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Jury Says Altria Must Pay $13.8 M in Smoker Lawsuit

Altria Group Inc., parent company of Philip Morris USA, the Marlboro cigarette maker, must pay $13.8 million in punitive damages to the daughter of a lifelong smoker who died of lung cancer in 2003, a jury found.

The verdict for Jodie Bullock, daughter of Betty Bullock, who smoked Marlboro and Benson & Hedges cigarettes for 45 years, was reached in Los Angeles. An earlier award of $28 billion from a 2002 trial had been first reduced by the trial judge and then canceled by an appeals court that ordered a new trial on punitive damages.

Bullock’s lawyer, Michael Piuze, told jurors Philip Morris misrepresented the risks of smoking for 50 years. He asked for “billions” in punitive damages, saying that anything less wouldn’t punish the company. Altria, the largest U.S. cigarette maker, reported 2008 sales of $19.4 billion.

Bullock, who was 64 at the time of the 2002 trial, began smoking Marlboros when she was 17. The former nurse claimed Philip Morris’s advertisements enticed her to start smoking and then the company misrepresented the risks when she could have quit with her health intact.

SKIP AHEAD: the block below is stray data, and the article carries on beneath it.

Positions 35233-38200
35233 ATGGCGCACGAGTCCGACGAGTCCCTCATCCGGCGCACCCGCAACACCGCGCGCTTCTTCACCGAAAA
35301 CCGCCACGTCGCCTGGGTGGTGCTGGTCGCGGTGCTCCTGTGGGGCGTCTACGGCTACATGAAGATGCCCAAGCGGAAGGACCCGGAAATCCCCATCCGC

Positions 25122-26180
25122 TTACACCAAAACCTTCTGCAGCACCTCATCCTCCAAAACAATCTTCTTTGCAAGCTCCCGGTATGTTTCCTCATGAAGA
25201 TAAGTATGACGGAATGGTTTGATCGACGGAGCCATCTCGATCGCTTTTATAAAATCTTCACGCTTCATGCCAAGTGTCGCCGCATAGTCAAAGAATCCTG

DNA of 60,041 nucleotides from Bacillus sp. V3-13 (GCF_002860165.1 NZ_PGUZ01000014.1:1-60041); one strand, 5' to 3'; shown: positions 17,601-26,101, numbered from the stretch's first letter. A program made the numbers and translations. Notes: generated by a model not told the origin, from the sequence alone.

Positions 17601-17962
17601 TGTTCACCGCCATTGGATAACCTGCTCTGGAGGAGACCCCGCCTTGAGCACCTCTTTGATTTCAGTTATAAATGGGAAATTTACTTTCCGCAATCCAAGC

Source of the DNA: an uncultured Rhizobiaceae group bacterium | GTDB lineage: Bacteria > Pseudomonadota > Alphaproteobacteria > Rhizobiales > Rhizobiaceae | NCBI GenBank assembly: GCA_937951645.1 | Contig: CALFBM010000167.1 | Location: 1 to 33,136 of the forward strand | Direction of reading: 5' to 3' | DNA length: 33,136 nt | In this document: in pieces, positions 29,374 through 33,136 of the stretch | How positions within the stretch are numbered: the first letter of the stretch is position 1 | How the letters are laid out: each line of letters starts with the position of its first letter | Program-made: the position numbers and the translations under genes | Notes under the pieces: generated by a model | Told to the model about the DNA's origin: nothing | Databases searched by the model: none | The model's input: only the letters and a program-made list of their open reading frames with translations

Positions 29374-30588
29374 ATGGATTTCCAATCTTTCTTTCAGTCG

Philip Morris will keep its options open regarding a possible appeal of the verdict, Frank Kelly, a lawyer for the cigarette maker, said in an interview outside the courtroom.

The jury was split 9-3 for the $13.8 million damages award with the dissenters holding out for a bigger amount, Matt Reed, one of the jurors who voted against the award, said in an interview outside the courtroom. Reed said he would have awarded as much as half a billion dollars in punitive damages.

The 2002 jury awarded Bullock $850,000 in compensatory damages and $28 billion in punitive damages, the second-largest jury verdict in U.S. history, according to data compiled by Bloomberg.

The punitive-damages award was first reduced to $28 million by the trial judge, then was thrown out entirely by an appeals court that ordered a new trial, saying a judge erred in refusing to accept a jury instruction proposed by the company. The appeals judges rejected Philip Morris’s request for a new trial on liability.

The case is Bullock v. Philip Morris USA Inc., BC249171, Superior Court of California (Los Angeles County).

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